Music City Madness: Chapter 23

Melissa waited in line at her Belle Meade pharmacy an hour before the store closed. She stood behind an elderly man dressed in polyester pants and a wrinkled Hawaiian shirt with a straw Fedora on his bald head and his right arm cradled in a sling.

She clutched her hands and shifted from side to side in Prada wedge sandals, her mood bouncing from impatient to vexatious with the onset of her nagging back pain. She’d challenged herself to stop the prescription pills, but the chronic muscle aches, insomnia, and increasing irritability overpowered her will to quit. Despite mixed results from two surgeries and the best chiropractic therapy in Nashville, she needed the meds to cope.

She retrieved the empty prescription bottle from her purse while the customer in front of her painstakingly scrolled his name on the signature pad. When the counter finally cleared, she gave her prescription to the young man in a white lab coat and glasses.

The pharmacist read the label for the 30mg OxyContin tablets. “Your date of birth?” he asked Melissa.

“December seventh, nineteen-sixty.”

The pharmacist typed Melissa’s information in the system. “This prescription’s expired.”

“Not for two more months.”

“The prescription’s only authorized for three refills. This would be number four.”

“It can’t be.”

“You’ll need a new prescription or an authorization from your doctor to extend another refill.”

“My doctor’s on vacation.”

“He can phone it in.”

“From Australia? I don’t even know what day it is over there, let alone what time zone they’re on.”

The pharmacist put the bottle on the counter. “I’m sorry.”

“I want to speak to your supervisor.”

“He’s not here right now.”

“Then I want the store manager.”

“He’s going to tell you the same thing I’ve already explained. This is a controlled substance. I can’t legally refill a non-refillable prescription.”

“I’ll pay you double.”

The pharmacist gave a disconcerting look.

“Triple? Cash.”

“We sell over-the-counter medications. I recommend you try one of those.”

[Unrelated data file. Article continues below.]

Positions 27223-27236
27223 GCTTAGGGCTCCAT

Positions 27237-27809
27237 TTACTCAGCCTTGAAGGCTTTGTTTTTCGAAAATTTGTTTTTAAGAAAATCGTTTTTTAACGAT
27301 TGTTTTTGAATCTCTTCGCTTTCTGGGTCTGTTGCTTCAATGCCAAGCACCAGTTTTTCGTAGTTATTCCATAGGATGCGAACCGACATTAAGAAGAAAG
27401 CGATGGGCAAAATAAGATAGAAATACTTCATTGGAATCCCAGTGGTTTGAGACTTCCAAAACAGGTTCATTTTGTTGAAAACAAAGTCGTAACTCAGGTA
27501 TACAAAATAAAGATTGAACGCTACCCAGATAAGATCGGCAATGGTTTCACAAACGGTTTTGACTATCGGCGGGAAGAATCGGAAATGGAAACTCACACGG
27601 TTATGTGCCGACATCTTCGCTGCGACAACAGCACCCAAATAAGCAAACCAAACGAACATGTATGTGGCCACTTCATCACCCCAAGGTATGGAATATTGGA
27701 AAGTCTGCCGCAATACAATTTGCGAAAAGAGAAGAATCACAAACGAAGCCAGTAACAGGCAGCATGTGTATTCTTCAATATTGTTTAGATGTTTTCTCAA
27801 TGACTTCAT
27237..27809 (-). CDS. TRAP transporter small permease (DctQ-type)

Melissa snatched the empty prescription bottle. “If that shit really worked, I wouldn’t need these!” She looked away, then snapped her head back. “Do you know who I am?”

The pharmacist glanced at the monitor and read the name in a monotone voice. “Melissa Hamilton?”

Melissa retreated in disgust. She knew people who knew people with the right connections to procure marijuana, molly, cocaine, heroin, or any other hard-core substance. But she had control of her meds, not the other way around. Her lower back hurt, but the chronic pain and insomnia she experienced when she stopped taking oxy, hurt worse. She simply needed her little blue pill and all would be right with the world.

She charged toward the front of the store, searching through her phone’s contact list, almost oblivious to the elderly man passing in front of her with his arm in a sling. At the last second, she turned sideways to avoid a full-on collision but bumped the man against a magazine shelf, causing him to drop his shopping basket and spill his sundry items—including a Percocet refill. “I’m so sorry,” she apologized vehemently when she saw the man adjust his glasses to view his essentials scattered across the floor. “I didn’t see you.” She knelt down to help him retrieve his goods, and in a moment of weakness, palmed the Percocet refill in her purse.